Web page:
Maybe one of biggest revelations to mobile operator Three, other than that they must suffer number related puns for the rest of their existence, is that their IT security policies have been proven not to up to scratch.
On the 21st of March 2017, it was revealed by the UK newspaper The Guardian, that when some customers accessed their online accounts, they were able to see the name, address and contact details of other Three customers. The typical sound-bite from Three was that this was only exhibited across a small minority of accounts and that no payment information as revealed. Good public relations it may be, but soon an irrelevant argument in the eyes of the Information Commissioners Office (ISO) with personal data becoming just as sensitive under the General Data Protection Regulation (GDPR).
It’s Deja Vu
This isn’t the first time that Three has attracted scrutiny for its lacklustre approach to protecting personal data. In November of 2016, Three discovered that over 130,000 customer accounts had been accessed by an unauthorised party. An opportunistic group had discovered that the system used to order and process customer handset upgrades was protected by a simple username and password, leaving the system at the mercy of the battle between administrators and users for secure passwords.
Once again Three pressed the sound-bite button, declaring that payment information was never disclosed and that the perpetrators only ordered free upgrades and changed the delivery address to their own. Albeit true, the GDPR would consider this breach to be severe. As a data processing system, the regulation declares that its confidentiality and integrity must be maintained by an organisational or technological control.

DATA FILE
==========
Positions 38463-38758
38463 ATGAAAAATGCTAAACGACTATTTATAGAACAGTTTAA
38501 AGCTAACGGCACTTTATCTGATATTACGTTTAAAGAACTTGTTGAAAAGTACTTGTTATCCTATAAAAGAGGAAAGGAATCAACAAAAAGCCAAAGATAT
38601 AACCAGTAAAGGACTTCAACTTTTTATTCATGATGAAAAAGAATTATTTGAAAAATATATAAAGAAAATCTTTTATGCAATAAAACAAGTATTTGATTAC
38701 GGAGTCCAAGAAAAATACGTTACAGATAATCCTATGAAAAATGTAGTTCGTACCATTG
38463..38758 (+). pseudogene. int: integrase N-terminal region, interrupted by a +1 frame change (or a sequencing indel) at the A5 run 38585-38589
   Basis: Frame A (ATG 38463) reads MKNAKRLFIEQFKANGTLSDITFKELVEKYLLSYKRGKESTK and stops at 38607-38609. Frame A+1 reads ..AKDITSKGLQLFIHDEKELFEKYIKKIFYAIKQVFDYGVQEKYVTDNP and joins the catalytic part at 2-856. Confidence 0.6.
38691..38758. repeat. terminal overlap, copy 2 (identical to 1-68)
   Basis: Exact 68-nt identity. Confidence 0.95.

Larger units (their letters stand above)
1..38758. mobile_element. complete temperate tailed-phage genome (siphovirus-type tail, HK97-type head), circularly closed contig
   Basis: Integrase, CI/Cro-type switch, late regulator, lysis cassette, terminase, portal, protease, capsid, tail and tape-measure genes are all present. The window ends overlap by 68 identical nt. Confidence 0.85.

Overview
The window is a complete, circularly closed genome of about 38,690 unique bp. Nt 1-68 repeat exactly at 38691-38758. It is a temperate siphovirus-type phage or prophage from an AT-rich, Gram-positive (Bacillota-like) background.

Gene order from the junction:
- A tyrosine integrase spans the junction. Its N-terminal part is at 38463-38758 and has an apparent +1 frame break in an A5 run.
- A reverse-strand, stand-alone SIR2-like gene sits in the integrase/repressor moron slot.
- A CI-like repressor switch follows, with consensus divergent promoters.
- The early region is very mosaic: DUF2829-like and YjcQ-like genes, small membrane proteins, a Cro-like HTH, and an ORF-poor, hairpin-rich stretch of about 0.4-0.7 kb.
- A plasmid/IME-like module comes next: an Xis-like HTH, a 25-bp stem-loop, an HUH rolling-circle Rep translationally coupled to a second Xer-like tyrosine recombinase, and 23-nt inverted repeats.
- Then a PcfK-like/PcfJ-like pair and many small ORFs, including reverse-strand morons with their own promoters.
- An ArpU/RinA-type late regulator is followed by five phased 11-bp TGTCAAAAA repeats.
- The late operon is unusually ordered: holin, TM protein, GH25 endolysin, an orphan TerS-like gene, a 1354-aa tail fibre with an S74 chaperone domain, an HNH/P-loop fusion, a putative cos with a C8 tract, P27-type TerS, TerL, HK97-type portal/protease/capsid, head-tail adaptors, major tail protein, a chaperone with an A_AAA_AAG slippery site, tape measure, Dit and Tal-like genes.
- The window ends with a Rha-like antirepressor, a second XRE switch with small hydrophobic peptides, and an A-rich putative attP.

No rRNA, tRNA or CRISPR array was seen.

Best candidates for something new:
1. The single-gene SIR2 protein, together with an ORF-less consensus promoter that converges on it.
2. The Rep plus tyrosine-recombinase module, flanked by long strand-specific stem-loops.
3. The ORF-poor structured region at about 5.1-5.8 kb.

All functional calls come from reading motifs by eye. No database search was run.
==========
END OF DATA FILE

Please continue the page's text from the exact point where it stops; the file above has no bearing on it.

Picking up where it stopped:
The Death of Risky Businessman
A risk assessment, also known as a data protection impact assessment (DPIA) under the GDPR, is expected to be carried out in scenarios of large scale data processing. Whilst there is no definitive measurement, 130,000 is arguably large and most likely warrants this activity. Its purpose is to reveal areas of undue risk to data subject’s personal data, for example where a poor employee password exposes an entire data processing system to the internet.
The banking industry, most large IT providers, some public-sector services and most employers with VPNs have taught us over the past 3-4 years that reliance on a username and password is a level of risk that they are not prepared to bear. Rather than fight against user’s inability to remember strong passwords, using two-factor authentication suitably obfuscates their credentials rendering them useless if stolen. If Three’s itchy PR-button fingers do not consider the feeling mutual, maybe the GDPR can convince them otherwise. With administrative fines, up to 4% of annual global revenue or €20,000,000 and the possibility of individual liability lawsuits from data subjects, the cost of a such a solution becomes much more attractive.
As the saying goes, bad news comes in three, especially if you refuse to heed the examples of the past.
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